My generation, this crazy Generation Y, seems to be fixated on the idea that we’re all special, all called to be “great.” We follow our passions come hell or high water—come ruined relationships, gross financial debt, or even the fact that we aren’t all that talented (gasp!). Because we’re revolutionary, every one of us! And we must show the world, for anything short is failure. Is it just me, or can you guys feel the pressure in here too?
In response, I can’t help but ponder, why is it so damn important to be the best, to make a fortune (before you’re 25), to become famous? Now, don’t get me wrong—I think everybody needs to have goals, to have passions that fuel them, things they strive to accomplish. If these passions can bless our world, all the better, and my generation seems to truly want to improve the world in which we live. But the idea that we’ve failed if we allow ourselves to be content with a “simple” life (a God who loves us, family, a job, food every day) disgusts me. Maybe part of the reason is because I feel pulled in both directions myself—between my passion of writing and “real” life.
The result for me is a feeling that I should always be somewhere else. I’m doing chores? I should be writing. I’m writing book two in my series? I should be running errands. I’m organizing lit mags to submit to? I should be walking my dogs. It’s uncomfortable.
I feel guilty when I’m not writing, when I’m not actively pursuing my passion at any given moment. When I’m doing life in the here and now, taking care of my home, making phone calls, etc. I still feel guilty. And I’ve decided that’s stupid. Yes, I adore writing. It’s a passion and a drive I can’t even explain, and I certainly value any time I spend putting words to paper. But sometimes, it’s too much. It consumes my mind too fully, gets its hooks in too deep. Like falling down the rabbit hole, I tumble from the real world and into the writing world, unsure of how to climb out. I must merge these two worlds, adjust their sizes in relation to one another, because my heart and time just aren’t sufficient for dashing between two full-sized universes.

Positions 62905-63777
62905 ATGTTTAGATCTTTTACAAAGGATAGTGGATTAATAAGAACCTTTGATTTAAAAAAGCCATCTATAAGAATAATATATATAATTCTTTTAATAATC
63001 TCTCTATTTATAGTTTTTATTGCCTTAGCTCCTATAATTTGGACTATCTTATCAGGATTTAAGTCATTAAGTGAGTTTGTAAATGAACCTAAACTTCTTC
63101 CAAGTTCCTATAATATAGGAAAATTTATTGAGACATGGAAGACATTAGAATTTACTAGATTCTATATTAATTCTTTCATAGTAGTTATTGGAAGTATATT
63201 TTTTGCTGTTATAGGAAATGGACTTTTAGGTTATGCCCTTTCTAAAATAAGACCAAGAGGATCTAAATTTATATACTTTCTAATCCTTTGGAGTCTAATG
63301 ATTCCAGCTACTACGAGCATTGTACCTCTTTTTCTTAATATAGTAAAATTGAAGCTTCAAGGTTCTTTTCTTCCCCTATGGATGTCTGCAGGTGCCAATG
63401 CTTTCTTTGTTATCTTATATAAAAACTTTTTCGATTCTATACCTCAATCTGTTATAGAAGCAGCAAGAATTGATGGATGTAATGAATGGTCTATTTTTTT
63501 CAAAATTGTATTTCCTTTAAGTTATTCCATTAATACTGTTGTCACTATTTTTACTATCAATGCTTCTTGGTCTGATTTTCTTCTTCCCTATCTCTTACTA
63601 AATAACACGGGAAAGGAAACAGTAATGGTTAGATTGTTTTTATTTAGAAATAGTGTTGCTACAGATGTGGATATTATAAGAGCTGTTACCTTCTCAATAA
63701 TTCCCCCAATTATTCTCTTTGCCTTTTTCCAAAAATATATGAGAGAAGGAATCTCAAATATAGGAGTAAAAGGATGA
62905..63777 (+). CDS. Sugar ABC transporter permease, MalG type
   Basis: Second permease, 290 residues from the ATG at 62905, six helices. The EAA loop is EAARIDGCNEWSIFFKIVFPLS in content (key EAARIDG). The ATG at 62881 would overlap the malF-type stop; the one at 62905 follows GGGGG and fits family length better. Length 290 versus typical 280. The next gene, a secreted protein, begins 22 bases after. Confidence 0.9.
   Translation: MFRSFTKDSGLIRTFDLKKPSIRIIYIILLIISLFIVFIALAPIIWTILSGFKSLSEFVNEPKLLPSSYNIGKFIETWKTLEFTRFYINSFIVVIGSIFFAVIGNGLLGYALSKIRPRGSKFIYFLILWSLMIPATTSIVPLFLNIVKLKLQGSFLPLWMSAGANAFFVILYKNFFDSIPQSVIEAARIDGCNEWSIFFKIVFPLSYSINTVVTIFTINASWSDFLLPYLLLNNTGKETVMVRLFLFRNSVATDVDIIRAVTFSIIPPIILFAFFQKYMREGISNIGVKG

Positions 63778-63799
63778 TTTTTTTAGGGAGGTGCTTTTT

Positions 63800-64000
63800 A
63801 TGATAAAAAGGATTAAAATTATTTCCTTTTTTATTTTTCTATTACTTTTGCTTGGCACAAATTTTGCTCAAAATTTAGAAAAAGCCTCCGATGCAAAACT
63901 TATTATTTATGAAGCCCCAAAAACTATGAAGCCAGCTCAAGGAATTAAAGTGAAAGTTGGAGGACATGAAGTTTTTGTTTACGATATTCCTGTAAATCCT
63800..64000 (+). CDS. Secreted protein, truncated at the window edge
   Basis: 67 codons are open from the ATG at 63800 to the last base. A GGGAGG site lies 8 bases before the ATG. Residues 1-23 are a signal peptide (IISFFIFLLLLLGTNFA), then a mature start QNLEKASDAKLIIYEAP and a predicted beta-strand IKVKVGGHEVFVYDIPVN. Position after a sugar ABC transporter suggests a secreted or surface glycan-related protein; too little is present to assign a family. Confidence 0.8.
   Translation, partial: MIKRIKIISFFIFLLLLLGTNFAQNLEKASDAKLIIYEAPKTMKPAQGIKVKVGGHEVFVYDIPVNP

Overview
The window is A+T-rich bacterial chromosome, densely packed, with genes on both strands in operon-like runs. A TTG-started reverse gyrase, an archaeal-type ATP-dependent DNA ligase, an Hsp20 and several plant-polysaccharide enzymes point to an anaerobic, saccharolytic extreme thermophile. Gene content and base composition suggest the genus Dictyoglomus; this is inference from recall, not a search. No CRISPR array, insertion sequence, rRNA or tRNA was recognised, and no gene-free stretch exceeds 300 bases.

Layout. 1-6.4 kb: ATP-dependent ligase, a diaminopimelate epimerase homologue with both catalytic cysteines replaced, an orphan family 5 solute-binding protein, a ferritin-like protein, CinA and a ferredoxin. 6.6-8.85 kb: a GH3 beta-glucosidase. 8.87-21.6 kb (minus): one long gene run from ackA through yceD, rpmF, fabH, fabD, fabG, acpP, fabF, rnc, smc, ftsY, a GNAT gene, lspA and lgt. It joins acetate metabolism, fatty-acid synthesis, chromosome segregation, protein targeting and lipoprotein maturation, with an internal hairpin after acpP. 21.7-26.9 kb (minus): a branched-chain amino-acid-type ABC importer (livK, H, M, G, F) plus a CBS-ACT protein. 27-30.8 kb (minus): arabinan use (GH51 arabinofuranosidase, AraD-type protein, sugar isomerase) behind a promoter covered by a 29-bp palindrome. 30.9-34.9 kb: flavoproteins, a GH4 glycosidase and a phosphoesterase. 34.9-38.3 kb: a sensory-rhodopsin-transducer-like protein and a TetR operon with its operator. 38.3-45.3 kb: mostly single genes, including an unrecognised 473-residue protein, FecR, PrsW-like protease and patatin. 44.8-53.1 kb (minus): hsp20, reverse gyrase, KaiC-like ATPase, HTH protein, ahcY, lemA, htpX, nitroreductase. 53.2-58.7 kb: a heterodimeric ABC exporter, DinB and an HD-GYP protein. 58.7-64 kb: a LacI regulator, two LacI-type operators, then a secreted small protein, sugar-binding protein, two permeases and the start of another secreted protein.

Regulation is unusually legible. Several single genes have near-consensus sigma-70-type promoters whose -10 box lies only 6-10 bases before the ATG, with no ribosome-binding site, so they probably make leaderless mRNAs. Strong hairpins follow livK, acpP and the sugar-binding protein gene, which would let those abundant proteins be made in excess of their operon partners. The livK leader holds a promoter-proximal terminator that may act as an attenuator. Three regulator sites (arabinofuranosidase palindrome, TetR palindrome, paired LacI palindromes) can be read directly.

Whatever your creative passion is, and particularly if you’re of my generation, I encourage you to examine where your energy is best spent. If you’re a writer like me, your energy is probably not best spent pushing a cursor across the screen. Well spent, sure, but not best spent. Enjoy that cursor and the feeling of propelling it forward, certainly. But don’t make it your ultimate focus and aspiration to do so.
As important as writing is to me, as all-consuming as it can be, it can never replace the things that matter most—the God who loved me first, my husband, my family and friends, my critters. Because in the end, I could write the greatest novel in the world, but it doesn’t mean shit. My novel will never whisper to my heart like Christ does if I worship it. It can’t love me back. I can’t watch it discover and grow as I will my future kids. It can’t take care of me when I’m old and I can’t take it with me when I die. Invest in your passions, yes, but don’t get to your last inhale and realize your passions ruled you rather than enriched your life. Don’t get to the end and only then see the people around you, the LIFE around you that you missed while you were so focused on being revolutionary.
I’m content with my “simple” life. Are you, Millennial? Because the reality is, while you should follow your passions/creative pursuits with fervor, don’t make them bigger than they are. Don’t compare your success to the perceived successes of your generation. As Ann Voskamp said, “Walk through life with a measuring stick and your eyes get so small you never see God.” So keep your eyes open and see what matters most.
By Madeleine Mozley